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Petro Konovalenko, head of the village council in Sukachi, helps neighbors load hay into their barn. Half the people of Sukachi are Chernobyl evacuees, relocated here from the village of Ladizhichi. For many, the displacement and loss of community was as traumatic as the accident itself. It’s a problem Petro has spent his career trying to address.<br />
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In the eleven days after the accident, everyone within 19 miles of the plant was evacuated. People in Sukachi remember bus convoys speeding by all night long. The Soviet government did not admit to the accident until a week later, after reports appeared in international media.<br />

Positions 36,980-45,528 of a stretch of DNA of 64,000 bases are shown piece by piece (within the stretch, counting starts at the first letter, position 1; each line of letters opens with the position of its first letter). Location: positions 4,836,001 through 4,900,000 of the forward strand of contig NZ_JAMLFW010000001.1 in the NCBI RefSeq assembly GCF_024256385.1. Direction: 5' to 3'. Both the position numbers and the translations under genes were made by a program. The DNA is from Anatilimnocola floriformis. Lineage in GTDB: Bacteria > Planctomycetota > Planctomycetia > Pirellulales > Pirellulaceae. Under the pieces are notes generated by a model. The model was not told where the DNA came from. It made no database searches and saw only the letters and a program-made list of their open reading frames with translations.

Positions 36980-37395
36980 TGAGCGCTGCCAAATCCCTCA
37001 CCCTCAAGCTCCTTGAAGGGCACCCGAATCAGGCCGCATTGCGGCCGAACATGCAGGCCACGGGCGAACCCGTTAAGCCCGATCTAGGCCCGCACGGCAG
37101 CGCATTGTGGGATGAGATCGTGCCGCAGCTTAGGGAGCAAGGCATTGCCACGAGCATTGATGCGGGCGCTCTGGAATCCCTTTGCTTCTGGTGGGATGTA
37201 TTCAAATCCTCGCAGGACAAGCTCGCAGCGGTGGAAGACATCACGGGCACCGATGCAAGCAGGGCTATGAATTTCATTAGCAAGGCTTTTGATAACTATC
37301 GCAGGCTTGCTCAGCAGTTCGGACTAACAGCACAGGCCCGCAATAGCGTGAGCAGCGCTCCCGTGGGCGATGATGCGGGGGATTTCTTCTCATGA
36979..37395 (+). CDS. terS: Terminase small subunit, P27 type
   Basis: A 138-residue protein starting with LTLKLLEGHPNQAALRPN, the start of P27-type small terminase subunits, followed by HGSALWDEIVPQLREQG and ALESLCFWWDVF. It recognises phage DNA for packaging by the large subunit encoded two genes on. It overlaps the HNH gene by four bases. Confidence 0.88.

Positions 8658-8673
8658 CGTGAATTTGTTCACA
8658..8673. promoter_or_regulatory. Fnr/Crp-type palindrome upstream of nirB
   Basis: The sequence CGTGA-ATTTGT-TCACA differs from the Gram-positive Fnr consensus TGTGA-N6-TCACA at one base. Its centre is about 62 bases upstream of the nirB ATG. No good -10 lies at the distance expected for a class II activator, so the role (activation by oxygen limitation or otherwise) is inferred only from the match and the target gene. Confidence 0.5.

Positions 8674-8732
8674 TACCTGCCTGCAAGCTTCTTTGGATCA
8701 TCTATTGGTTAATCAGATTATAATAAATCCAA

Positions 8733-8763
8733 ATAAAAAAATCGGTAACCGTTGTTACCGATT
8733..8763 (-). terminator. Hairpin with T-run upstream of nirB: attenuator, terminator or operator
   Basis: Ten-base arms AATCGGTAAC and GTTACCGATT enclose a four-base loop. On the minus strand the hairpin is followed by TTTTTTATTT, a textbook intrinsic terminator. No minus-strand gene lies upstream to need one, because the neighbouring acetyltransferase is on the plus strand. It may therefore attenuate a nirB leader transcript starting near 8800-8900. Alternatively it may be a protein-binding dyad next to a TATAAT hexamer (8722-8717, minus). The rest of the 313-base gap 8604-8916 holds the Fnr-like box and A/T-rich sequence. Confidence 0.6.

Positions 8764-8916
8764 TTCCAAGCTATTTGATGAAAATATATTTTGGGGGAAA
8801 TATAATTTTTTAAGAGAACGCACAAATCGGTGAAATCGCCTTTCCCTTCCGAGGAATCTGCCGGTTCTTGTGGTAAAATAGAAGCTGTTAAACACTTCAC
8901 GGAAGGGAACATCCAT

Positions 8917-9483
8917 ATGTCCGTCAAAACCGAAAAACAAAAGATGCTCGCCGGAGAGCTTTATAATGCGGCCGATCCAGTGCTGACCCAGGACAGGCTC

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This photograph is part the book of Would You Stay?, by Michael Forster Rothbart, published by TED Books in 2013. The photos come from Forster Rothbart’s two long-term documentary photography projects, After Chernobyl and After Fukushima.<br />
© Michael Forster Rothbart 2007-2013.<br />
www.afterchernobyl.com<br />
www.mfrphoto.com • 607-267-4893 • 607-436-2856 <br />
34 Spruce St, Oneonta, NY 13820<br />
86 Three Mile Pond Rd, Vassalboro, ME 04989<br />
info@mfrphoto.com<br />
Photo by: Michael Forster Rothbart<br />
Date:  7/2009    File#:  Canon 5D digital camera frame 69980 <br />
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Petro Konovalenko, head of the village council in Sukachi, helps neighbors load hay into their barn. Half the people of Sukachi are Chernobyl evacuees, relocated here from the village of Ladizhichi. For many, the displacement and loss of community was as traumatic as the accident itself. It’s a problem Petro has spent his career trying to address.

In the eleven days after the accident, everyone within 19 miles of the plant was evacuated. People in Sukachi remember bus...
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